Junior doctors to strike for 72 hours if ballot successful

by Ben Ireland

Proposed industrial action would take place in March, BMA announces

Location: England
Published: Friday 6 January 2023
junior doctors' protest pay

Junior doctors in England are to walk out for 72 hours in March if a BMA ballot for industrial action taking place next week is successful.

The ‘full walk out’ will mean junior doctors in England will not provide emergency care during the strike if a majority of union members vote in favour with at least a 50 per cent turnout.

The ballot opens on 9 January, and the BMA is still urging the health secretary to meet with doctors and negotiate a solution to avoid the need for industrial action.

But the organisation says incumbent Steve Barclay is ‘the first health secretary for over 50 years to continue to ignore all invitations from the BMA to meet with doctors, making attempts to find a negotiated settlement virtually impossible’.

Successive governments have overseen 15 years of real-terms pay cuts for junior doctors in England, which amounts to a 26.1 per cent decline in pay since 2008/09, according to BMA calculations.


Ongoing silence

Vivek trivedi Dr Trivedi

The BMA has repeatedly called on the Government to reverse these pay cuts to help keep doctors in the NHS and alleviate the staffing crisis preventing the NHS from tackling record waiting lists and giving patients the care they need.

The association says there is no option left than to ballot junior doctors in England for strike action, with patients ‘suffering’, staff ‘exhausted’ and the Government ‘preferring to treat the public as fools with assurances that the NHS has all the resources it needs’.

Vivek Trivedi and Robert Laurenson, co-chairs of the BMA junior doctors committee, said: ‘The prime minister says his door and that of the health secretary, are “always open” but, after more than a decade of pay cuts, no offer to restore our pay has been made – and all our calls to meet, and letters to the health secretary and his immediate predecessors, have been ignored. When we are faced with such resolute ongoing silence, and there is no agreed settlement on the table, then we are left with no choice but to act.

‘Junior doctors are not worth a quarter less than they were 15 years ago nor do they deserve to be valued so little by their own Government. Pay erosion, exhaustion and despair are forcing junior doctors out of the NHS, pushing waiting lists even higher as patients suffer needlessly. The Government’s refusal to address 15 years of pay erosion has given junior doctors no choice but to ballot for industrial action. If the Government won’t fight for our health service, then we will.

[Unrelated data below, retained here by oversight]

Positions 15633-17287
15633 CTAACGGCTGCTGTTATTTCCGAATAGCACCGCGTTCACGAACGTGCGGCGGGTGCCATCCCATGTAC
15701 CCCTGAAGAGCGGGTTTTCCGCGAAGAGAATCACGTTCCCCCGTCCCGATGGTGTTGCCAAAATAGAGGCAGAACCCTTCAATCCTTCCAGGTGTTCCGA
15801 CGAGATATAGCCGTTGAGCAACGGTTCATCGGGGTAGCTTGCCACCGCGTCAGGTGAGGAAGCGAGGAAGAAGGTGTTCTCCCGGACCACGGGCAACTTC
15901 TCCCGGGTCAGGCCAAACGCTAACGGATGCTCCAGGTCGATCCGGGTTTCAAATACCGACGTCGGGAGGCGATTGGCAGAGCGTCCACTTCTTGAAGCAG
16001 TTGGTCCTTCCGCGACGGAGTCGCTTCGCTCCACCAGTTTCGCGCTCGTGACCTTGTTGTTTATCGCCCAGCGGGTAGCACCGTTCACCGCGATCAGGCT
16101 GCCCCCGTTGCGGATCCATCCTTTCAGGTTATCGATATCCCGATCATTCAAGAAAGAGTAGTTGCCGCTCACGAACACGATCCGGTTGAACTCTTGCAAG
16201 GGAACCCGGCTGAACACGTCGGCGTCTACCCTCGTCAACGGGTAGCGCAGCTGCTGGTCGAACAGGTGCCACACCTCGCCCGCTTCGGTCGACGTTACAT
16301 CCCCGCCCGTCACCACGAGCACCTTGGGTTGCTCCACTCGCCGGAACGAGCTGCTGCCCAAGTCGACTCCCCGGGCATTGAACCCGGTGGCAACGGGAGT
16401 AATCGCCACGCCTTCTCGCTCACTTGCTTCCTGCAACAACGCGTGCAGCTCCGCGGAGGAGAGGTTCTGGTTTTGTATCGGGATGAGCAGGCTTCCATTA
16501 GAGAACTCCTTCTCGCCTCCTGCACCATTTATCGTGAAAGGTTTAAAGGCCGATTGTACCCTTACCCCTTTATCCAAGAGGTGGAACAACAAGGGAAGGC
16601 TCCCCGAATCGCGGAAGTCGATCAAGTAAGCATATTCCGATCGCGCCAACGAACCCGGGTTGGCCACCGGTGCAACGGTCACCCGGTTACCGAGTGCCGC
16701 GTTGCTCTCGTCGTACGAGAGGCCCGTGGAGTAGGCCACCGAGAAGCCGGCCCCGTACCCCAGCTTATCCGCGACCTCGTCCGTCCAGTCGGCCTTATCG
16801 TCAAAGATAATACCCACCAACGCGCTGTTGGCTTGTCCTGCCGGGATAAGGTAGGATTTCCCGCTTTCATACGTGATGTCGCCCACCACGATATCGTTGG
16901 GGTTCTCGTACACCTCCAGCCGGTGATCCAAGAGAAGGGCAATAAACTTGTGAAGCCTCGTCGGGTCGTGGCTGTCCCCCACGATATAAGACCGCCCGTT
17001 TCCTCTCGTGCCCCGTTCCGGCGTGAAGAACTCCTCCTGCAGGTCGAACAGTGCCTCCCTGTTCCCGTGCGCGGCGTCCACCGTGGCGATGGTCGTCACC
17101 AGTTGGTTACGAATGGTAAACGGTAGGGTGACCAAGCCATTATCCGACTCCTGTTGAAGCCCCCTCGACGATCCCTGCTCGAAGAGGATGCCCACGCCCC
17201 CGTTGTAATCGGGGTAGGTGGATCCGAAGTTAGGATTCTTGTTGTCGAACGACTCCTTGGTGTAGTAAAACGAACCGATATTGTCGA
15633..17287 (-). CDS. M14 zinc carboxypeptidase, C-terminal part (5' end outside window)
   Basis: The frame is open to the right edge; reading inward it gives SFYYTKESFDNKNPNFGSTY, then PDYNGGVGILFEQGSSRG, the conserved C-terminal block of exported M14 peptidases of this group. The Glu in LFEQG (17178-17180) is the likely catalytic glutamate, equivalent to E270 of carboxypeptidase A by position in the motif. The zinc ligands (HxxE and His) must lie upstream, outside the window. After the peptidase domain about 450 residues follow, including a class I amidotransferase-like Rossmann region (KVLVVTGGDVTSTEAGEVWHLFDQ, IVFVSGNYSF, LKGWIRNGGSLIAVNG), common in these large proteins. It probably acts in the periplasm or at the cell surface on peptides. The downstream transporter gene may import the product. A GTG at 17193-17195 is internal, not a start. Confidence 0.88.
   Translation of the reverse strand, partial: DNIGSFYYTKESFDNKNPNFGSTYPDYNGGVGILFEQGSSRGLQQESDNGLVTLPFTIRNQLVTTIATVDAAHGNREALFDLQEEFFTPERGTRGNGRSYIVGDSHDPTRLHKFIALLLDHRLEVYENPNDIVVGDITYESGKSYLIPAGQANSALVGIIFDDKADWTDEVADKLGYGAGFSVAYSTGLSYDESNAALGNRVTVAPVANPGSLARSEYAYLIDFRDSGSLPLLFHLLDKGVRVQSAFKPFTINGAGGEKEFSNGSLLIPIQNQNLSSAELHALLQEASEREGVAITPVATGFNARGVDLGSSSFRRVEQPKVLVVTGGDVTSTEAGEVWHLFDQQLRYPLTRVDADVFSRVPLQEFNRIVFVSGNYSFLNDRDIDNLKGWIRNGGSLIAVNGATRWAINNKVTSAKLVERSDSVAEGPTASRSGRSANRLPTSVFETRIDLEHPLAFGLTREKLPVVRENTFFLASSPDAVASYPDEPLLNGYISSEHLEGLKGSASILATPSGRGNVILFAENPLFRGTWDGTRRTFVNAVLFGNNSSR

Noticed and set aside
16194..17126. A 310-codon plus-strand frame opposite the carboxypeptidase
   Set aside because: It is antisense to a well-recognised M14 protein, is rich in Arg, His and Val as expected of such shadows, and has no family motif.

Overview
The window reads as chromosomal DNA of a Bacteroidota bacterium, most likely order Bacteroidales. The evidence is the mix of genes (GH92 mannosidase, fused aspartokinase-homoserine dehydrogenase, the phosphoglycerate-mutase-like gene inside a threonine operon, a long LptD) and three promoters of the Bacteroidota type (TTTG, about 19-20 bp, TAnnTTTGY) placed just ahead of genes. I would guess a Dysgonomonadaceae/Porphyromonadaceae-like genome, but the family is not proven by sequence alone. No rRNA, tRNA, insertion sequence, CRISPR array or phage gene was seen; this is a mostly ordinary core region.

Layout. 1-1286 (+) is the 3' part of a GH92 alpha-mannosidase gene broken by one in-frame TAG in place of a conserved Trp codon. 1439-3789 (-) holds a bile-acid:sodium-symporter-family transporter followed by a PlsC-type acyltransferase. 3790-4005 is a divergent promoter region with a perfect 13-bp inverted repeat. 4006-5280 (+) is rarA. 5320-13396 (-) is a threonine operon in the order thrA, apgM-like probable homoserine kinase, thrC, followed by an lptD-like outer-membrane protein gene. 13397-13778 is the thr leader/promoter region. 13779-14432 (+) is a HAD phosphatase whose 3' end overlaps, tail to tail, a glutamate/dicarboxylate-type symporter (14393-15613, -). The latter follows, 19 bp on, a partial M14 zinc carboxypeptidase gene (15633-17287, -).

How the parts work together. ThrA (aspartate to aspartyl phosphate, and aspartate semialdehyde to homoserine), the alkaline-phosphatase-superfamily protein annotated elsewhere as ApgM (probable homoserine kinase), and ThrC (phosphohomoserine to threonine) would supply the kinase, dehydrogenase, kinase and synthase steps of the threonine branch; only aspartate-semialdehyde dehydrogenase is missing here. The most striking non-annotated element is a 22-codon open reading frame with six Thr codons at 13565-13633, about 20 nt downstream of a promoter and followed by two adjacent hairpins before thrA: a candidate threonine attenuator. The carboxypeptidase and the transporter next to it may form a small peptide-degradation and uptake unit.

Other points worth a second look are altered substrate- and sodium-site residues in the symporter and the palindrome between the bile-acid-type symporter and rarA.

‘It is particularly galling for junior doctors to see the Government repeatedly justify huge real-terms pay cuts for NHS staff by claiming that these have been made by so-called “independent” pay review bodies, free from government interference. The reality is that the doctors’ pay review body has been constrained by political interference for more than a decade. 

'Even after recommendations have been made to increase junior doctors’ pay, the Government has completely ignored them and has asked the pay review body to completely exclude junior doctors from its recommendations. When even the pay review process – broken as it is – is telling ministers to act, you know something has gone seriously wrong.’


Pay rise exempt

Robert laurenson Dr Laurenson

The UK Government excluded junior doctors in England from the pay award process this year because their contract is still subject to a multi-year pay deal, awarding them 2 per cent for 2022/23, despite the Review Body on Doctors' and Dentists' Remuneration’s recommendation this should be reviewed and a ‘betterment’ clause in the previous agreement that allowed for exceptional circumstances, such as the pandemic and rising inflation, to be considered.

The DDRB notes that a decision not to apply an award to groups subject to a pay deal will have ‘a significant effect on motivation, affecting retention, productivity, and ultimately patient care’. The ‘independent’ body says 2 per cent headline increase, set as part of the current deal, is ‘likely not sufficient’ to address those issues.

The NHS Confederation urged the Government to meet with the BMA with ‘patient care on the line’.

Chief executive Matthew Taylor said: ‘Industrial action is already set to take place again for nurses and ambulance staff this month and now the news of junior doctors potentially walking out for 72 hours, if their ballot is successful, will be of great concern for health leaders up and down the country.

‘We have said time and again that no health leader wants to be in this situation, and we urge the Government to meet with BMA and all NHS unions to reach common ground on pay so that further industrial action can be avoided, and staff concerns properly addressed.

‘In the face of increasing winter pressure, a huge hole in vacancies and upcoming strikes in January set to impact services, the Government cannot just sit back and let even more strikes happen when patient care is on the line and the unions must be open to reaching a compromise.’

If junior doctors vote to strike, hospital trusts will need to arrange emergency cover to ensure patient safety during the action. The BMA said it will be giving trusts and the Government enough notice to prepare for this in order to ensure that patients whose appointments are cancelled know well in advance and that employers can manage medical rotas to ensure emergency care is no different to any other day.


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